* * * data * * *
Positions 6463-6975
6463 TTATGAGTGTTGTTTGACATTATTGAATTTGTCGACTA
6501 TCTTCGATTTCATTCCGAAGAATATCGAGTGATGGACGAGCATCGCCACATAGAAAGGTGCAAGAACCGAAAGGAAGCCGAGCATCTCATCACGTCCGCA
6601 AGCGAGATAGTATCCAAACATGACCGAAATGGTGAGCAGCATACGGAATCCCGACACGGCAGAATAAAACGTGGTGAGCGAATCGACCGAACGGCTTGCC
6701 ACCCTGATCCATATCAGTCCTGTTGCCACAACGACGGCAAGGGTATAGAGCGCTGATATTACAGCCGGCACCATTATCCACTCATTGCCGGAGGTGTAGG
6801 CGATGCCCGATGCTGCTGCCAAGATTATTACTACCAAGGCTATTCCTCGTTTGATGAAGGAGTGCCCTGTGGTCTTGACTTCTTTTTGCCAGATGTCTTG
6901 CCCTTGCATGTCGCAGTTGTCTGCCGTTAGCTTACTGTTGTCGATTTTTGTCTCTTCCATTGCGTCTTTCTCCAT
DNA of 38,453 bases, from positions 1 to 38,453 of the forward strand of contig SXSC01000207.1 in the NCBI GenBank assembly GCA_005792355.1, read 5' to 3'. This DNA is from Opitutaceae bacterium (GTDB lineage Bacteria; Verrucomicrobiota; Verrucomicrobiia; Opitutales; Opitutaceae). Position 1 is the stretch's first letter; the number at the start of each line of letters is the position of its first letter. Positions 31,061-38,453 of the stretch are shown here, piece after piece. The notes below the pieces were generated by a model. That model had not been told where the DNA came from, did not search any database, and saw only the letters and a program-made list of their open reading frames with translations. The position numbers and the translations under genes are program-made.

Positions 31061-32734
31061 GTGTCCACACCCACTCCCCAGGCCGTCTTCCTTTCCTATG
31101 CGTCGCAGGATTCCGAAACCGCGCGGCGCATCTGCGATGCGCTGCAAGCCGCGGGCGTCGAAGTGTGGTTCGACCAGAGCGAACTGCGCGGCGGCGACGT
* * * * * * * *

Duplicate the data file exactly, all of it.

Positions 6463-6975
6463 TTATGAGTGTTGTTTGACATTATTGAATTTGTCGACTA
6501 TCTTCGATTTCATTCCGAAGAATATCGAGTGATGGACGAGCATCGCCACATAGAAAGGTGCAAGAACCGAAAGGAAGCCGAGCATCTCATCACGTCCGCA
6601 AGCGAGATAGTATCCAAACATGACCGAAATGGTGAGCAGCATACGGAATCCCGACACGGCAGAATAAAACGTGGTGAGCGAATCGACCGAACGGCTTGCC
6701 ACCCTGATCCATATCAGTCCTGTTGCCACAACGACGGCAAGGGTATAGAGCGCTGATATTACAGCCGGCACCATTATCCACTCATTGCCGGAGGTGTAGG
6801 CGATGCCCGATGCTGCTGCCAAGATTATTACTACCAAGGCTATTCCTCGTTTGATGAAGGAGTGCCCTGTGGTCTTGACTTCTTTTTGCCAGATGTCTTG
6901 CCCTTGCATGTCGCAGTTGTCTGCCGTTAGCTTACTGTTGTCGATTTTTGTCTCTTCCATTGCGTCTTTCTCCAT
DNA of 38,453 bases, from positions 1 to 38,453 of the forward strand of contig SXSC01000207.1 in the NCBI GenBank assembly GCA_005792355.1, read 5' to 3'. This DNA is from Opitutaceae bacterium (GTDB lineage Bacteria; Verrucomicrobiota; Verrucomicrobiia; Opitutales; Opitutaceae). Position 1 is the stretch's first letter; the number at the start of each line of letters is the position of its first letter. Positions 31,061-38,453 of the stretch are shown here, piece after piece. The notes below the pieces were generated by a model. That model had not been told where the DNA came from, did not search any database, and saw only the letters and a program-made list of their open reading frames with translations. The position numbers and the translations under genes are program-made.

Positions 31061-32734
31061 GTGTCCACACCCACTCCCCAGGCCGTCTTCCTTTCCTATG
31101 CGTCGCAGGATTCCGAAACCGCGCGGCGCATCTGCGATGCGCTGCAAGCCGCGGGCGTCGAAGTGTGGTTCGACCAGAGCGAACTGCGCGGCGGCGACGT